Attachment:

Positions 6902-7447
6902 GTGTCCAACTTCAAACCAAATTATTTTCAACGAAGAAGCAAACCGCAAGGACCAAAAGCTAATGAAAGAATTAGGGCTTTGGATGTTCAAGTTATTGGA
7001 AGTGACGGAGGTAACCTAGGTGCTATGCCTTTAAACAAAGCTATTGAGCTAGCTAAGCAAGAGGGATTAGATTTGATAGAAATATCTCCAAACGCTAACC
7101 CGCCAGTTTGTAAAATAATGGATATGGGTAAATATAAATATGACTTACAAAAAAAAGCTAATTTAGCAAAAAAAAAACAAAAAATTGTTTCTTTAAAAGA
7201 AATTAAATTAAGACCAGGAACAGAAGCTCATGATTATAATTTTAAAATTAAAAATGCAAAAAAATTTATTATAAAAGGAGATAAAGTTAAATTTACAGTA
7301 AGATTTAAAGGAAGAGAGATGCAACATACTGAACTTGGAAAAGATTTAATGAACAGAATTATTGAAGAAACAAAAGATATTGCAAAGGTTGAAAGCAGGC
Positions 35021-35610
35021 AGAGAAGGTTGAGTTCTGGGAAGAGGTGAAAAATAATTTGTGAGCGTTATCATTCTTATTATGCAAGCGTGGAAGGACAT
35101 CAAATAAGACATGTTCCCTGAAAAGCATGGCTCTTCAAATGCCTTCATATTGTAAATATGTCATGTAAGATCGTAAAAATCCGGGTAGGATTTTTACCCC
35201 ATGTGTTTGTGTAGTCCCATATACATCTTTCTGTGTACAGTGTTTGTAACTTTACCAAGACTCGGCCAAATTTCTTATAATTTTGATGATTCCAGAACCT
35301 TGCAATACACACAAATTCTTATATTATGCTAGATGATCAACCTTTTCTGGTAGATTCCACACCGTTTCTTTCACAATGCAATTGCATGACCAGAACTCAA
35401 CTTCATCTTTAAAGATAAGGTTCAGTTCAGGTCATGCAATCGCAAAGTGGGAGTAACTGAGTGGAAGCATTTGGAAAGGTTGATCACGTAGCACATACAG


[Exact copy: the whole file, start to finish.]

Positions 6902-7447
6902 GTGTCCAACTTCAAACCAAATTATTTTCAACGAAGAAGCAAACCGCAAGGACCAAAAGCTAATGAAAGAATTAGGGCTTTGGATGTTCAAGTTATTGGA
7001 AGTGACGGAGGTAACCTAGGTGCTATGCCTTTAAACAAAGCTATTGAGCTAGCTAAGCAAGAGGGATTAGATTTGATAGAAATATCTCCAAACGCTAACC
7101 CGCCAGTTTGTAAAATAATGGATATGGGTAAATATAAATATGACTTACAAAAAAAAGCTAATTTAGCAAAAAAAAAACAAAAAATTGTTTCTTTAAAAGA
7201 AATTAAATTAAGACCAGGAACAGAAGCTCATGATTATAATTTTAAAATTAAAAATGCAAAAAAATTTATTATAAAAGGAGATAAAGTTAAATTTACAGTA
7301 AGATTTAAAGGAAGAGAGATGCAACATACTGAACTTGGAAAAGATTTAATGAACAGAATTATTGAAGAAACAAAAGATATTGCAAAGGTTGAAAGCAGGC
Positions 35021-35610
35021 AGAGAAGGTTGAGTTCTGGGAAGAGGTGAAAAATAATTTGTGAGCGTTATCATTCTTATTATGCAAGCGTGGAAGGACAT
35101 CAAATAAGACATGTTCCCTGAAAAGCATGGCTCTTCAAATGCCTTCATATTGTAAATATGTCATGTAAGATCGTAAAAATCCGGGTAGGATTTTTACCCC
35201 ATGTGTTTGTGTAGTCCCATATACATCTTTCTGTGTACAGTGTTTGTAACTTTACCAAGACTCGGCCAAATTTCTTATAATTTTGATGATTCCAGAACCT
35301 TGCAATACACACAAATTCTTATATTATGCTAGATGATCAACCTTTTCTGGTAGATTCCACACCGTTTCTTTCACAATGCAATTGCATGACCAGAACTCAA
35401 CTTCATCTTTAAAGATAAGGTTCAGTTCAGGTCATGCAATCGCAAAGTGGGAGTAACTGAGTGGAAGCATTTGGAAAGGTTGATCACGTAGCACATACAG